The Wall Angel Exercise to Help Shoulder Stability
So one of the most prevalent ways of creating shoulder instability, right is injury and secondly is going to be forward head posture because as the head comes forward, the shoulders begin to round in the shoulder rotates inward and creates a lot of dysfunction here. So our goal is going to be to get the shoulders back. And we have an awesome exercise for this one, to help strengthen this position called the wall angel. So Dr. Emery is in our wall angel position here, she’s got her hips against the wall and her back against the wall, and also her head is going to be touching the wall. Now what she’s going to do is she’s going to bring her arms up to about 90 degrees on both sides facing straight up towards the wall here. And the goal is to get the elbows and the wrists to touch. Now, even just doing that is sometimes very difficult. So if you can’t make it there, no pressure, that’s going to be our goal to try and get the elbows and the wrists back and hold that for 10 seconds. Our next step is going to be to slightly and slowly raise the arms up to a level that’s comfortable. And hold that there for about 10 seconds. Now you may notice one starts getting really tired or starts cramping up, that’s totally possible. And that’s really part of the process too is because these muscles have been shut off or, or turned down for a really long time. And as we wake them up, they’re gonna get responsive, and they’re going to start sending some signals. Okay, so go lightly with this one, this one is best to do kind of pulsing or pumping repetitions at first, until you can get to the point where you can bring it out to your max range of motion and hold that for 10 seconds.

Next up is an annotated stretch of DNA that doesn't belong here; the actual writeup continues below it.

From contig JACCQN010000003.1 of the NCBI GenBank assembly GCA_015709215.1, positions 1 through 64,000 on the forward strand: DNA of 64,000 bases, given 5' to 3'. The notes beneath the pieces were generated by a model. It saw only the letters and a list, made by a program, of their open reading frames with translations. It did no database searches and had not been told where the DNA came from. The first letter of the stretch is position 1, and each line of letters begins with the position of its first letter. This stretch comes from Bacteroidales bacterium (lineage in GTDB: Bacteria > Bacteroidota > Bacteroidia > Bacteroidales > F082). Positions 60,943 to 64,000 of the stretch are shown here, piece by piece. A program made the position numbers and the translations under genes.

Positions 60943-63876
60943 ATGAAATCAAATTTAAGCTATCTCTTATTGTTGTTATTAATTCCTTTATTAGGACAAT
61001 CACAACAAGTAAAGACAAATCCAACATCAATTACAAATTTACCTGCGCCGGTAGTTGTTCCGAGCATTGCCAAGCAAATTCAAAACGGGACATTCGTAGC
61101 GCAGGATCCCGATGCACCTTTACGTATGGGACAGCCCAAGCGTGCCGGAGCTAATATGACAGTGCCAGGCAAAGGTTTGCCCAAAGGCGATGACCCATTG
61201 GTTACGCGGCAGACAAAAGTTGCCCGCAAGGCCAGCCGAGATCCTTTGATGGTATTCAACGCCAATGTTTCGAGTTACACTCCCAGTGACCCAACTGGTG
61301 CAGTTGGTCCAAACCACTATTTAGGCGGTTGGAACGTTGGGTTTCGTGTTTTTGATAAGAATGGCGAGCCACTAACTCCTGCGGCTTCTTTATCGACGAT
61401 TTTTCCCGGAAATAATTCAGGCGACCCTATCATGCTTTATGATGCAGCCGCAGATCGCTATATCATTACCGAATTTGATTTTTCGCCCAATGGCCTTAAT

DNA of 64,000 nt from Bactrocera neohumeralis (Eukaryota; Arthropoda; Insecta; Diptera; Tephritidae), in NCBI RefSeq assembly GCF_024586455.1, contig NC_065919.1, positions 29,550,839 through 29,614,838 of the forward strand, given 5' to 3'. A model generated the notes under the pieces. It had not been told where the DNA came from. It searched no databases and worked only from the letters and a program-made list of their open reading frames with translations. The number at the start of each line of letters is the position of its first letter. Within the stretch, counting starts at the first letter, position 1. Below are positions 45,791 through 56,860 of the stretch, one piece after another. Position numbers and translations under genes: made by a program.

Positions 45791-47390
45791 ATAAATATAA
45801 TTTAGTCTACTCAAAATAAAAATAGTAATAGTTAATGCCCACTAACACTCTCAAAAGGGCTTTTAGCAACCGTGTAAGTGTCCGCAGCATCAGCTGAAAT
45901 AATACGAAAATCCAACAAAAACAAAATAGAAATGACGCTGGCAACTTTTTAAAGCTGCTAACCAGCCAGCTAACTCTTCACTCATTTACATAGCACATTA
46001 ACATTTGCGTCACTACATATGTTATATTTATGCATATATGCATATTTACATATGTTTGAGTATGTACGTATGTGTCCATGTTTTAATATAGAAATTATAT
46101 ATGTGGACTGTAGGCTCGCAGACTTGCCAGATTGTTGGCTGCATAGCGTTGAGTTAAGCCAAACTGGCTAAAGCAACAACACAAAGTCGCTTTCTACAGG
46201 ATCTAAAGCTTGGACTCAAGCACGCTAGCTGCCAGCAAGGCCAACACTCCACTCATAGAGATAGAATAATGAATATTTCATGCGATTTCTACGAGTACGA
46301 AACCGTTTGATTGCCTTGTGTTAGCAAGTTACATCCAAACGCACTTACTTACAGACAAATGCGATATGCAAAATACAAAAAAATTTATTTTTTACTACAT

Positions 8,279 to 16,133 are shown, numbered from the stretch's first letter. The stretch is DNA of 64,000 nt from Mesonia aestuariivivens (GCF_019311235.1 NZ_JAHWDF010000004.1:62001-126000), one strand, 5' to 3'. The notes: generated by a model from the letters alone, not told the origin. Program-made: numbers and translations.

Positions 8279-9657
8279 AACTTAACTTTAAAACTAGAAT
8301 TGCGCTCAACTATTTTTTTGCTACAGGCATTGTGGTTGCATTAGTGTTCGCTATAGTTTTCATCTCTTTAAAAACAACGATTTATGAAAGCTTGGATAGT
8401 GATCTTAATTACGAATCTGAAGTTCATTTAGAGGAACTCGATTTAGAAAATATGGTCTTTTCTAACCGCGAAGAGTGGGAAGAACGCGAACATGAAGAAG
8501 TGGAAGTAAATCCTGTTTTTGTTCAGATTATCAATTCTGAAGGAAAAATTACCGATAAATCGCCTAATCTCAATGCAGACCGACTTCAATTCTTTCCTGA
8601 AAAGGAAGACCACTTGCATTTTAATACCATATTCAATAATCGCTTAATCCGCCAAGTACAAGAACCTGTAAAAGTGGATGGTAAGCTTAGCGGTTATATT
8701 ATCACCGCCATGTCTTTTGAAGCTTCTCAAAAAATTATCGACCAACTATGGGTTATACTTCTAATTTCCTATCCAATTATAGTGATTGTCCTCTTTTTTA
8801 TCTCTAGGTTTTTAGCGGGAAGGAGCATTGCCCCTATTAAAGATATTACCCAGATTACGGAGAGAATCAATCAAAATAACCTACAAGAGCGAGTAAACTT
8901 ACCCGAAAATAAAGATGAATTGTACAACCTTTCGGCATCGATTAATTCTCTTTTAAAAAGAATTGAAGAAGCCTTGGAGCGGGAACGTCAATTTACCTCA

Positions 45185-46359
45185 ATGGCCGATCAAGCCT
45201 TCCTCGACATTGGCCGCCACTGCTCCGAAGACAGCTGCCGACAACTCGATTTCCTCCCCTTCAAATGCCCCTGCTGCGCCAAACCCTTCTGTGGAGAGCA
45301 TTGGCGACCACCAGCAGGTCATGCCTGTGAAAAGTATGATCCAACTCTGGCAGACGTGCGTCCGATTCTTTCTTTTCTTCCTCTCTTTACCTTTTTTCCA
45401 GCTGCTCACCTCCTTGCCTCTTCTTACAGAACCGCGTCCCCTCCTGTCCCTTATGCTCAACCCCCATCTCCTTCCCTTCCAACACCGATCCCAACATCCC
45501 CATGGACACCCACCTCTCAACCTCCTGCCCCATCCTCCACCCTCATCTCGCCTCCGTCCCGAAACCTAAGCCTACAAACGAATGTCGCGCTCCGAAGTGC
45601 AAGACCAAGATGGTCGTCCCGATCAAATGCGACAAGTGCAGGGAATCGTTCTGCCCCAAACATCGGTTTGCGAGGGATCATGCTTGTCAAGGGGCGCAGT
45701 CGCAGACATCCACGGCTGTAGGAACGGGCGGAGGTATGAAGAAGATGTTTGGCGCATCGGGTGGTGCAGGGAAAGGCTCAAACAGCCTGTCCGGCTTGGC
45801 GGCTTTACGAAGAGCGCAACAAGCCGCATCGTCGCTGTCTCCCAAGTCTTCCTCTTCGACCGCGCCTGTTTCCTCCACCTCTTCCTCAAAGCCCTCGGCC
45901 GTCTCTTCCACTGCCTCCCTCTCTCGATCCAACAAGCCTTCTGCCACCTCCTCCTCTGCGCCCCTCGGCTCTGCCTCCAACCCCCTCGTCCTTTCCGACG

So again, this can be done three to three sets of a 10 second hold, or 10 pumps throughout the day. And this is really easy, because all you got is all you need to use is your body and the wall. And that should be available pretty pretty handily in the work environment or throughout the day. So whether you do this at work or at home, it’s a great way to warm up and exercise our shoulder muscles to open up the shoulders prevent them from falling forward as our head comes forward at the same time. I hope these help.
Some of these exercises are great to help combat the stress and force of gravity. But there are times where we have so much fibrosis and adhesions in our posture that it may take additional work. And these are types of things that we can help here in the office to overcome those limitations by assessing your posture and getting to work on the posture, things like adjustments and traction, and some of our other therapies that we use.